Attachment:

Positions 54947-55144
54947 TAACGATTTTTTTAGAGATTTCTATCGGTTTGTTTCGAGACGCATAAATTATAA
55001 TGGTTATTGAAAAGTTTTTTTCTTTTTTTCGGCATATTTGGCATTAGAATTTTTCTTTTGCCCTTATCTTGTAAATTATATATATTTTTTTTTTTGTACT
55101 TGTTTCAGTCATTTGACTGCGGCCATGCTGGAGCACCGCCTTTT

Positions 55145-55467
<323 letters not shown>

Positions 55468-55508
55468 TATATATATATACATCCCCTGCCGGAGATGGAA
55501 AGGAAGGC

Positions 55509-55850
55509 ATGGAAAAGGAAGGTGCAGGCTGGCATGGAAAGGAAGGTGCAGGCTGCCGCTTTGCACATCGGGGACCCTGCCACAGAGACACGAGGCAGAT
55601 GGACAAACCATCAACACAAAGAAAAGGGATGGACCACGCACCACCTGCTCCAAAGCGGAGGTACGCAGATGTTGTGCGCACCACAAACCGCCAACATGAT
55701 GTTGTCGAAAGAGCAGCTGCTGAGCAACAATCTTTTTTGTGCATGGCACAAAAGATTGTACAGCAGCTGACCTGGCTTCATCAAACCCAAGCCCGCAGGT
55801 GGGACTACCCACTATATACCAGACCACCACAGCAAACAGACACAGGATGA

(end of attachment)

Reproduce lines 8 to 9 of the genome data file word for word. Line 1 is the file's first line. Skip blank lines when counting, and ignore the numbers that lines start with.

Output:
55468 TATATATATATACATCCCCTGCCGGAGATGGAA
55501 AGGAAGGC